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U of T issues trespass notice as encampment organizers reject school’s offer

As it said it would, the University of Toronto issued a trespass notice to a pro-Palestinian encampment at 4 p.m. Friday.

Those gathered at the encampment now have until Monday at 8 a.m. to leave, before the school pursues “consequences under University policies and the law.”

Potential academic consequences include a five-year suspension or expulsion.

Occupying the “King’s College Circle has been and remains unauthorized,” said U of T in a news release announcing the trespass notice had been issued.

“The fundamental principle of inclusion — one that extends to physical space on our campuses — has been violated,” the university statement said.

A University of Toronto trespass notice is defaced with the words "We ain't reading all that free Palestine."
A University of Toronto trespass notice is pictured shortly after 4 p.m. on Friday, May 24, 2024. (Tyler Cheese/CBC)

On Thursday afternoon, U of T president Meric Gertler gave protesters 24 hours to accept the school’s latest offer and dismantle the encampment or the university would issue a trespass notice.

The encampment’s spokespeople responded Friday morning, saying the school has a “predetermined outcome” in mind when it comes to the demonstration — now in its fourth week.

The latest offer from the U of T administration would not end partnerships with Israeli universities, but it invites students to attend the university’s business board of governing council’s meeting on June 19 to present their demands. It would also establish a working group to consider options for disclosure and increased transparency of investments.

“That is an ultimatum,” said encampment organizer Kalliopé Anvar McCall, a fourth-year U of T student in diaspora studies, at a news conference at the encampment Friday morning.

“They’re trying to force us to accept these outrageous terms by threatening to clear us out at the same time.”

WATCH | Pro-Palestinian organizers reject U of T offer: 

Pro-Palestinian organizers reject latest offer from U of T admin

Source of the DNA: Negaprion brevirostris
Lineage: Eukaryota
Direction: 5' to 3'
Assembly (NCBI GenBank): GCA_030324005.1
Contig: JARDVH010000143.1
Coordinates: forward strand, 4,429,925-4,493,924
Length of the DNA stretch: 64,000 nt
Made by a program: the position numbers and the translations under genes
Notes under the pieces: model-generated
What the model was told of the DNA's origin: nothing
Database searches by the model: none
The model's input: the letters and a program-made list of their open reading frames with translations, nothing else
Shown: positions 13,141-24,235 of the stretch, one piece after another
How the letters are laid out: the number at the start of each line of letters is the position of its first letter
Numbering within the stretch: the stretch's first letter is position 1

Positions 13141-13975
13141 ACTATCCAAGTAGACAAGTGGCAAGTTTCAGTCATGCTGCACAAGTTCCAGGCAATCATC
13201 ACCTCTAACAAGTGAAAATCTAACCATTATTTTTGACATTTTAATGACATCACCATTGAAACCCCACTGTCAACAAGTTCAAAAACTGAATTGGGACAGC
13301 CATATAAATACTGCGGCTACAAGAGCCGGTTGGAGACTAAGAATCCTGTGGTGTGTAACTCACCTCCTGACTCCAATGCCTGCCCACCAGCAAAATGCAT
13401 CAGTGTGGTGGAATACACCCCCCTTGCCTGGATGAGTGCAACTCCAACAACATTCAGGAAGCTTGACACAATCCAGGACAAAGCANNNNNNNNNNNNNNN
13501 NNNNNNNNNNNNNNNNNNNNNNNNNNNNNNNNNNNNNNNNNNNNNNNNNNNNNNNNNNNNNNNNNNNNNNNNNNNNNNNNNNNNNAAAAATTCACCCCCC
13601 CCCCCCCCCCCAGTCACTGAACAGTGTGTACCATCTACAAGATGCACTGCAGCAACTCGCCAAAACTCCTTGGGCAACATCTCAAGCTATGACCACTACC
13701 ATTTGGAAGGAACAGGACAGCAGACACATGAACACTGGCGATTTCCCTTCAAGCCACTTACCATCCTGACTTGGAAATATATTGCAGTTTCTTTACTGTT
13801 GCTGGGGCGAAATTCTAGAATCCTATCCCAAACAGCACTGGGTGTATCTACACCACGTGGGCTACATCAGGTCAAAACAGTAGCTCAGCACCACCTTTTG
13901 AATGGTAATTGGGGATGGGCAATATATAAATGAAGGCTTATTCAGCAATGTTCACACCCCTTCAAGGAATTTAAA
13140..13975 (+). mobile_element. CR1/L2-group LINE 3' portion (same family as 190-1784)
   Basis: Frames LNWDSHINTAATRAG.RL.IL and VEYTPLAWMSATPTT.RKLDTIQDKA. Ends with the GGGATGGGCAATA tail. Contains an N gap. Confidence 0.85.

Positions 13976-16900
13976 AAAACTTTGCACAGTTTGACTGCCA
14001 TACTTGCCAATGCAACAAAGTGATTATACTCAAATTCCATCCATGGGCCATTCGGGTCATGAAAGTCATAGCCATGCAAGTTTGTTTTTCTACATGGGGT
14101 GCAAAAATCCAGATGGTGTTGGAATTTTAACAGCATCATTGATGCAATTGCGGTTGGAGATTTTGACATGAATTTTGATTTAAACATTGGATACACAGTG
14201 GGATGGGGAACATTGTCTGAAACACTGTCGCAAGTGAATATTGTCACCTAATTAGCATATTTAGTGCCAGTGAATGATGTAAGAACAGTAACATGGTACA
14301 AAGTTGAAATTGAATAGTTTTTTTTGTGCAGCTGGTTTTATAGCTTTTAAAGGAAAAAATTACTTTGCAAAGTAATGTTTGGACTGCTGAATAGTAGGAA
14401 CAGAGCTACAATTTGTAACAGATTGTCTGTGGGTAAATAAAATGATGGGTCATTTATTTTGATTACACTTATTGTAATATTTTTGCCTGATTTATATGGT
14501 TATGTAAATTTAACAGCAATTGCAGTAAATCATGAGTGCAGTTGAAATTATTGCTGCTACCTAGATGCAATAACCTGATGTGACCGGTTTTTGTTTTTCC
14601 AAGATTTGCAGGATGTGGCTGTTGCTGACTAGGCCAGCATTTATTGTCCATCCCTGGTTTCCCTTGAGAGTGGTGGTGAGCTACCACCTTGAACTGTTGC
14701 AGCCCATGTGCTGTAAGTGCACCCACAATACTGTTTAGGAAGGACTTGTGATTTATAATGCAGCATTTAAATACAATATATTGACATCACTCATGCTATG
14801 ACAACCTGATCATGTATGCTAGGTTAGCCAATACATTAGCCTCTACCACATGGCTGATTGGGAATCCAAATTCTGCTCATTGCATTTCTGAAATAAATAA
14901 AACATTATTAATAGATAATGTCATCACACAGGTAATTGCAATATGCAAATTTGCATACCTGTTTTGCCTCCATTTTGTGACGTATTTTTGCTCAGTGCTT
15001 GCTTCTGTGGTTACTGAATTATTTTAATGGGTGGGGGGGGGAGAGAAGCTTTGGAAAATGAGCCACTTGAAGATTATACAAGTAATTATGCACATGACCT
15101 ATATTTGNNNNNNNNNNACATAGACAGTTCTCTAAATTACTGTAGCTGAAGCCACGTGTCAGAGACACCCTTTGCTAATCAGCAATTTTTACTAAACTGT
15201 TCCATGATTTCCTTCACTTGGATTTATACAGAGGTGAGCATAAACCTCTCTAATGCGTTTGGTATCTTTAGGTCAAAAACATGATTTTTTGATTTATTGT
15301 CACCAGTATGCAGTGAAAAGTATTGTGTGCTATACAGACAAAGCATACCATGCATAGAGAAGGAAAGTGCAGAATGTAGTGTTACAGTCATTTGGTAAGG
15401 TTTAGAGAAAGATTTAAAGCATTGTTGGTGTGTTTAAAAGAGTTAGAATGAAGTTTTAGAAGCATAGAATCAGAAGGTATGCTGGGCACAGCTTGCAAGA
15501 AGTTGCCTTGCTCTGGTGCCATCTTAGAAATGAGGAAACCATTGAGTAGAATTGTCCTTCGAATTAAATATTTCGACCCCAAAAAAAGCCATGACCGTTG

4 hours ago

Duration 6:14

Student organizers representing the pro-Palestinian encampment at the University of Toronto rejected the school administration’s latest offer. As CBC’s Chris Glover reports, the university has said it will issue a trespass notice if the offer isn’t accepted by 4 p.m. Friday.

Dozens of students, staff and faculty have been occupying a green space at King’s College Circle on the university’s St. George Campus in downtown Toronto since May 2. They’ve set up tents and canopies in solidarity with other encampments at universities throughout North America, calling for an end to the war between Israel and Hamas in Gaza.

Fourth-year undergrad and encampment spokesperson Erin Mackey speaks to reporters in a pro-Palestinian encampment on the main campus of the University of Toronto on May 24, 2024.
Fourth-year undergrad and encampment spokesperson Erin Mackey speaks to reporters in a pro-Palestinian encampment on the main campus of the University of Toronto on May 24, 2024. (Evan Mitsui/CBC)

U of T Occupy for Palestine is calling for the post-secondary institution to reveal a complete list of its endowment’s investments and divest from assets that “sustain Israeli apartheid, occupation and illegal settlement of Palestine.”

They are also demanding the school cut ties with Israeli academic institutions that operate within the occupied West Bank, which the university has said more than once it will not do.